Here’s the best way I can think of to describe the super-bike craze amongst we avid enthusiasts: Do you drive a car to work? I happen to drive a Ford Escape 4×4 - a truck is required for what I do for a living and the one I drive is still quite good on gas (27-28 mpg). I do not need a Corvette, Porsche or Ferrari to enjoy my ride into work. Race bikes, for non-professional cyclists, are the equivalent of collecting sports cars only a heck of a lot cheaper. It’s what to do with your mid-life crisis when you don’t want to mortgage your future and want to stay active so you can enjoy as much of your time on this rock as humanly possible. In other words, some people buy motorcycles, some buy sports cars. I buy bikes.
I suppose, if there was anything I’d like to impress on this subject (at least from where I sit behind this keyboard), it’s that the bike matters least when you’re trying to drop weight – the butt you want to lose won’t care whether you’re on a $500 or a $5,000 bike so unless you’re certain that you’re a nut like me (or have the spare cash), super-bikes are wholly unnecessary.
They are a lot of fun though. A lot like the difference between driving a Ford Fiesta and a Shelby GT500.
We broke a record last night that only a skier could love, a record that has stood for more than 130 years – total snowfall for southeastern Michigan. This year we had 94.8 inches of the white stuff. The last time we were hit this bad (or at least close to it at 93.6 inches) was the winter of 1880-1881. Now, for the folks out in high-snowfall areas (Mid-Michigan, the U.P., Minnesota, Colorado, etc.) 95 inches of snow is a drop in the bucket, I’m well aware of this (Northern Michigan regularly gets more than 10 feet of snow in a winter). I get it – still doesn’t mean life is a bowl of cherries around here if you happen to be a ridiculously avid cyclist.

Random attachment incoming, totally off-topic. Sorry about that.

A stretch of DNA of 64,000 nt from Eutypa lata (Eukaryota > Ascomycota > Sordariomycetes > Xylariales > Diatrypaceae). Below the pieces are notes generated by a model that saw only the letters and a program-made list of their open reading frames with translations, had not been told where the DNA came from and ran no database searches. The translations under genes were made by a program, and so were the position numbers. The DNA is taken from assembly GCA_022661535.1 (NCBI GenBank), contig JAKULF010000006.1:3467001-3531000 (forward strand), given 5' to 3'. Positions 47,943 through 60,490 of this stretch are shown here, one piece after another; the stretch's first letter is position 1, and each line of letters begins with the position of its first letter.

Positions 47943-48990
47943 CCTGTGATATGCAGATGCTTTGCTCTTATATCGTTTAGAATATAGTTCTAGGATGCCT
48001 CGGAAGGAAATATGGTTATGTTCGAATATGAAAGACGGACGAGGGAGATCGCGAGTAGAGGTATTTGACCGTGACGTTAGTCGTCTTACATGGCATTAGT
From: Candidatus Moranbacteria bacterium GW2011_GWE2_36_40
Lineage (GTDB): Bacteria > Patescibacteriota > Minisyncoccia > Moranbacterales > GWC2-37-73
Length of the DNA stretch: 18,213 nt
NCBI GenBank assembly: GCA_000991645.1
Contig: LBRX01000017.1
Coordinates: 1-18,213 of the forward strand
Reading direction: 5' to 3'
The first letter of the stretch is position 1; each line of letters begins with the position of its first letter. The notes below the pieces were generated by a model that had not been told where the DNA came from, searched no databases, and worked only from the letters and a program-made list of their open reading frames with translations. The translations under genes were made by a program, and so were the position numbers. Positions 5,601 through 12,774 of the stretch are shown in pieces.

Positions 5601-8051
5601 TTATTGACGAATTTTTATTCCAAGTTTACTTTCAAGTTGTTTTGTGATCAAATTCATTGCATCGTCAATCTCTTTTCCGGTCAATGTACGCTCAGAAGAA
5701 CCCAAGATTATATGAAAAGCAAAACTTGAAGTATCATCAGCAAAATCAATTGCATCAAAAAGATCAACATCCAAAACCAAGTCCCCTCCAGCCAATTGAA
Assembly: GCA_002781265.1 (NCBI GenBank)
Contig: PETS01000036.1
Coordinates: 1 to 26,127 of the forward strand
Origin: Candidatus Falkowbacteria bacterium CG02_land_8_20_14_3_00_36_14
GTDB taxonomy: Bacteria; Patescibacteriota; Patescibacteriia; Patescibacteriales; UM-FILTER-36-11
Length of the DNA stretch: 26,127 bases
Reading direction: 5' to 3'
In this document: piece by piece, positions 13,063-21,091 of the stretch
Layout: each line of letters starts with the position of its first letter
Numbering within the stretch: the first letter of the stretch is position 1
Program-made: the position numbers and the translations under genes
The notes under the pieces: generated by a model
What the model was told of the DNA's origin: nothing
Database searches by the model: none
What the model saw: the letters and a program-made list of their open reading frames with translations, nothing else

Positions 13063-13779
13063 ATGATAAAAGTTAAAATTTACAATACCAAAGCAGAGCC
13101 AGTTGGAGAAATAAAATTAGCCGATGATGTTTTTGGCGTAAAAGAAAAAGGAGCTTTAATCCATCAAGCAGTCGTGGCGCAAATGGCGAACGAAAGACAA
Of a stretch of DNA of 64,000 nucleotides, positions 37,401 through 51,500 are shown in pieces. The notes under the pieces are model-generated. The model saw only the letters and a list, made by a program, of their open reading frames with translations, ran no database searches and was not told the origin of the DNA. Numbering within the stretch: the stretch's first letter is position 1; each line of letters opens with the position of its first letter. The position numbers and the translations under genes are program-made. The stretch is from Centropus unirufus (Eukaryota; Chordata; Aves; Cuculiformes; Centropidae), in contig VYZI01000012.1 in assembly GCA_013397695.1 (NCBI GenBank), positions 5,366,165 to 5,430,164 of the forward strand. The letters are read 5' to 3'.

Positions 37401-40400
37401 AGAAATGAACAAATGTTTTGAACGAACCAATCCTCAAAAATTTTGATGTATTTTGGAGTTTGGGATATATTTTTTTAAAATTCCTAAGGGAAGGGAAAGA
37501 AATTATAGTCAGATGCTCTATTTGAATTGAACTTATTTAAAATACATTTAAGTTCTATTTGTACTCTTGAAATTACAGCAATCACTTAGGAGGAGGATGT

Fortunately, the freeze is supposed to be short-lived – just one day.
Normally, tonight would present a very big problem being a Tuesday (club ride night) but I left the office early yesterday to head home and get some rest due to a quick little bug that I thought would have me down for a couple of days. Thanks to a lot of good sleep and Emergen-C I’m feeling a ton better today. I knew I was in trouble shortly after I got to the office yesterday. I felt horrible and had a tough time keeping my eyes open – so I laid my head down on the desk to take a quick fifteen minute cat-nap only to wake up an hour and fifteen minutes later. I struggled through most of the day and left at around 2. When I got home, I sent off a quick couple of emails and immediately fell back asleep. Then after dinner, I slept again while my wife took the kids to swimming class. I turned in for the night after this week’s episode of Archer and didn’t wake up till just after 4am – and I feel surprisingly good – and that’s where this little saga gets interesting. I am very tempted to try to suck it up and ride tonight if all of the ice on the roads melts (temps should approach 40 F today so they should thaw). On the other hand, I’ll end up wearing myself out a little bit in some very cold temps so I think the best option for today is to ride on the trainer and get back to it tomorrow. Better, I think, to not to give this bug a chance at resurgence so I can have a nice long weekend in the saddle.